DALLAS It's a decision that impacts 130,000 low-income Texas women.
The Medicaid Women's Health Program funds birth control, cancer screenings and annual exams, with most of that federal money going to Planned Parenthood clinics. But some Texas lawmakers want to cut ties with the program.
Unless a deal can be reached, funding will terminate by the end of March.
Two full-time college students with part-time jobs say they can't afford insurance and say they're frustrated.
They are hurting a lot of poor women, and we shouldn't be harmed by this, Chenoa Elizabeth said.
Elizabeth said she went without a gynecology exam for three years until she heard about Planned Parenthood offering free yearly screenings for breast and cervical cancer.
Now she is worried, because during the last legislative session, Republican lawmakers designed language preventing Planned Parenthood-affiliated clinics from participating in the Texas Women's Health Program, a successful pilot program receiving both state and government funds for the last five years.
Alexis Lohse, who is also a full-time college student and mother of two girls, also has no health benefits and is very concerned.
At this point, getting preventative health care like this is going to be a luxury I'll have to make room for, she said. I don't know where I will find affordable health care like I would have at Planned Parenthood.
Republican State Sen. Jane Nelson, who led the charge on the changes impacting Planned Parenthood patients, said the state is not at fault and issued this statement: If these services are interrupted, it will have a devastating impact on the health of Texas women and the blame will lie squarely on the federal government...
She is right; it is all politics.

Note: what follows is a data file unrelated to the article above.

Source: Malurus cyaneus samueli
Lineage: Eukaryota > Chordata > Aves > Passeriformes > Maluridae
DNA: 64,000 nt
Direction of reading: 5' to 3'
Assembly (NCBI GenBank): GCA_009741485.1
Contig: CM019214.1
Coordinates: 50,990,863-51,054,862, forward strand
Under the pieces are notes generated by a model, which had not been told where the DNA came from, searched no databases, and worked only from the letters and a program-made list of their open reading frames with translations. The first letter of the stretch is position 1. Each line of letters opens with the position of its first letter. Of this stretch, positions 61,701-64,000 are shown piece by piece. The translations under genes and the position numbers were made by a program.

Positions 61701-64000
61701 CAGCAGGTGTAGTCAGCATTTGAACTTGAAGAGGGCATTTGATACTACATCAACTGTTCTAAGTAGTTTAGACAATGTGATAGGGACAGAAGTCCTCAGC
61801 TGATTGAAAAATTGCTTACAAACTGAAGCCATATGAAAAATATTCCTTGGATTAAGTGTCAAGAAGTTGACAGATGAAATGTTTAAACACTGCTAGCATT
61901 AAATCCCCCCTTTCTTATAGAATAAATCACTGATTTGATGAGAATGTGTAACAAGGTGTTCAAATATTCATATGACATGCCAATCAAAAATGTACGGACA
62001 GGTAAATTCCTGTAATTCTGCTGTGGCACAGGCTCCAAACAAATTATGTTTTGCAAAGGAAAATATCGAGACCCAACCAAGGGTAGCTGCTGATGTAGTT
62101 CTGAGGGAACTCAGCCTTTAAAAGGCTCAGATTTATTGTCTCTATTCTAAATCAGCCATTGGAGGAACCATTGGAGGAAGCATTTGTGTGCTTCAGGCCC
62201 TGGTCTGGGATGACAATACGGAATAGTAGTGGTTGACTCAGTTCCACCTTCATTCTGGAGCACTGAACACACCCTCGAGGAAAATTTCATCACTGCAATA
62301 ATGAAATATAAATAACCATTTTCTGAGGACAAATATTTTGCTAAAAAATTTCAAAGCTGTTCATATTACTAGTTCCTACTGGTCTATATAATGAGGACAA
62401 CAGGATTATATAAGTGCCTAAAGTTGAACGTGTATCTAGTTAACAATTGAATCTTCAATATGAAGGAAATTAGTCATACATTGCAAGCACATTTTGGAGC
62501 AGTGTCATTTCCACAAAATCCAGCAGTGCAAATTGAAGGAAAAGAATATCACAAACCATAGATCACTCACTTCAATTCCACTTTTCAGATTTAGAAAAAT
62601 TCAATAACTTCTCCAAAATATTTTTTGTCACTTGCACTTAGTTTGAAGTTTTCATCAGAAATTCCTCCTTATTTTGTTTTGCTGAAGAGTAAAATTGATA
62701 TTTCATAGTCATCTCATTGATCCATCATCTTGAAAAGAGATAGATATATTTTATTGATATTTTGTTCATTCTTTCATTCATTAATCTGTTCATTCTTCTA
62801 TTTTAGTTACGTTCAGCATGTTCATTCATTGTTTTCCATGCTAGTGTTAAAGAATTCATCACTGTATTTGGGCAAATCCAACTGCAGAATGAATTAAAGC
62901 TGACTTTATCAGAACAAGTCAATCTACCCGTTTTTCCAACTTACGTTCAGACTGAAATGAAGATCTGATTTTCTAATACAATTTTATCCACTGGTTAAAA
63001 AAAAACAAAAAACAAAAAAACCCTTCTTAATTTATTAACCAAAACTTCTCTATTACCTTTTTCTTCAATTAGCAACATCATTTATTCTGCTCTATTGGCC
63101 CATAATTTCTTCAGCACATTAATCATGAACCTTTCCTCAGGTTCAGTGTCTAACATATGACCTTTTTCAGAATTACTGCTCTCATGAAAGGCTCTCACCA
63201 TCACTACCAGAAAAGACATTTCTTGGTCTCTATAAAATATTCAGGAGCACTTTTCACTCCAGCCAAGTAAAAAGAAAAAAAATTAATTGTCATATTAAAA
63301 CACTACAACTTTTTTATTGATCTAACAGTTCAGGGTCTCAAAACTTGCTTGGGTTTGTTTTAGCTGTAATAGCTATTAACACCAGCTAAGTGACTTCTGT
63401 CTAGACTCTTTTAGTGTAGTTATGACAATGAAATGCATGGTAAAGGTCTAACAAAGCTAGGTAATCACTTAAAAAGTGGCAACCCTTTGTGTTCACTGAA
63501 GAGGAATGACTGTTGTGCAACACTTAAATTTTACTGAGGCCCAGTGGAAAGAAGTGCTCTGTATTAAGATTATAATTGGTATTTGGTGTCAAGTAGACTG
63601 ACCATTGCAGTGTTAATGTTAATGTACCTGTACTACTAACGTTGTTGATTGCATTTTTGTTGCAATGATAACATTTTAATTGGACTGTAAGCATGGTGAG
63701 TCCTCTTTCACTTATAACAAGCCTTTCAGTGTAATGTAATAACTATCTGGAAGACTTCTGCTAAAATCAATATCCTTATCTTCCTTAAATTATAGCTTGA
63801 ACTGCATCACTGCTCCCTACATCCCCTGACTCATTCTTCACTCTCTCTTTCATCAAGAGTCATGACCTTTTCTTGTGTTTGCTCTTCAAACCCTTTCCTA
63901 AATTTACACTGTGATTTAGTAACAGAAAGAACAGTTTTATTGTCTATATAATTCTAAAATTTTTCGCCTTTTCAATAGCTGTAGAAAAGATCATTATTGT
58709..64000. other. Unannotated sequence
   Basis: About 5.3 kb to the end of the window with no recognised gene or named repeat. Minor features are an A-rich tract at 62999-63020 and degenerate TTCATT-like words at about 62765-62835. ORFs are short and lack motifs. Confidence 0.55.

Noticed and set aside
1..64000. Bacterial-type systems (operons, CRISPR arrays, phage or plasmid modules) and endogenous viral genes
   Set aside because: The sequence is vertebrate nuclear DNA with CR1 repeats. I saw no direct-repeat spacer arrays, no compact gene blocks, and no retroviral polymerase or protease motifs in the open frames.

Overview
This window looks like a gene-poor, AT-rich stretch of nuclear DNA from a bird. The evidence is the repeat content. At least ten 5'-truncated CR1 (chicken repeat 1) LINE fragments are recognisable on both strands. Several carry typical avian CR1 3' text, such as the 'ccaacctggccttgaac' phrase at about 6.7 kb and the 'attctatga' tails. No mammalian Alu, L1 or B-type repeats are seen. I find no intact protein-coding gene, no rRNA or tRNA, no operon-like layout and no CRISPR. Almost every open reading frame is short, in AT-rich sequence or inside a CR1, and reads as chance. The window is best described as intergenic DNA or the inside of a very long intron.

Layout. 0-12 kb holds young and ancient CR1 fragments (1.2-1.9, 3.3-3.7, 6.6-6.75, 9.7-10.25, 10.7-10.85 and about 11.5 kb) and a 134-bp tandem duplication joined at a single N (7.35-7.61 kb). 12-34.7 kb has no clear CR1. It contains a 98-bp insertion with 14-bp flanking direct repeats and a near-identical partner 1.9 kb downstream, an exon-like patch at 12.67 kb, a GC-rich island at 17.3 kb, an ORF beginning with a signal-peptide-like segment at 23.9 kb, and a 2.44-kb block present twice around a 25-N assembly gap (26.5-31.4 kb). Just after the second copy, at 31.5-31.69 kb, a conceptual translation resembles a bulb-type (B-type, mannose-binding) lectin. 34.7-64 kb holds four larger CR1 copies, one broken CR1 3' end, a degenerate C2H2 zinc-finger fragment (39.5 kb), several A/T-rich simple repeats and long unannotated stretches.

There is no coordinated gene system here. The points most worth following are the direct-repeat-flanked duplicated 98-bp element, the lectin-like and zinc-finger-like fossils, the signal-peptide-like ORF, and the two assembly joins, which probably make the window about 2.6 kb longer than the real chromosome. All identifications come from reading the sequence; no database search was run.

The Obama administration is no longer going to send $40 million in federal funding to support the Texas WHP (Women s Health Program).
Government officials think it is illegal for the state to to cancel funding of Planned Parenthood clinics because some clinics offer abortion services.
Planned Parenthood says out of 21 clinics in North Texas, only two offer abortion services, and that their surgical centers are a separate legal entity and have never received state funding.
The result of the feud is reduced preventive health care for women.
I worry women will ignore sexually transmitted infections that can lead to infertility, said Planned Parenthood spokesperson Kelly Hart. I worry they will show up at Parkland Hospital with full blown cervical cancer when they could have come to us before it ever got to that stage. We are a gateway health care provider, and many of our patients if they don't see us they won't come see anybody.
The pro-life community is pleased with the Planned Parenthood funding restrictions.
They are the largest abortion provider, and we need to do all we can to get funding away from them, said Karen Garnett with the Catholic Pro-Life Committee of North Texas.
Garnett said Planned Parenthood patients can get care elsewhere, but Planned Parenthood officials want those places pointed out. They say there are not enough Medicaid clinics to care for their 6,800 patients in North Texas.
There are some areas where our clinic is the only one in small towns providing free health care exams, Hart said. I just feel at this point and time, there are legislators who are putting political ideology above women's access to health care.
She is hoping indigent women reach out to their legislators, but so far Texas lawmakers are not budging.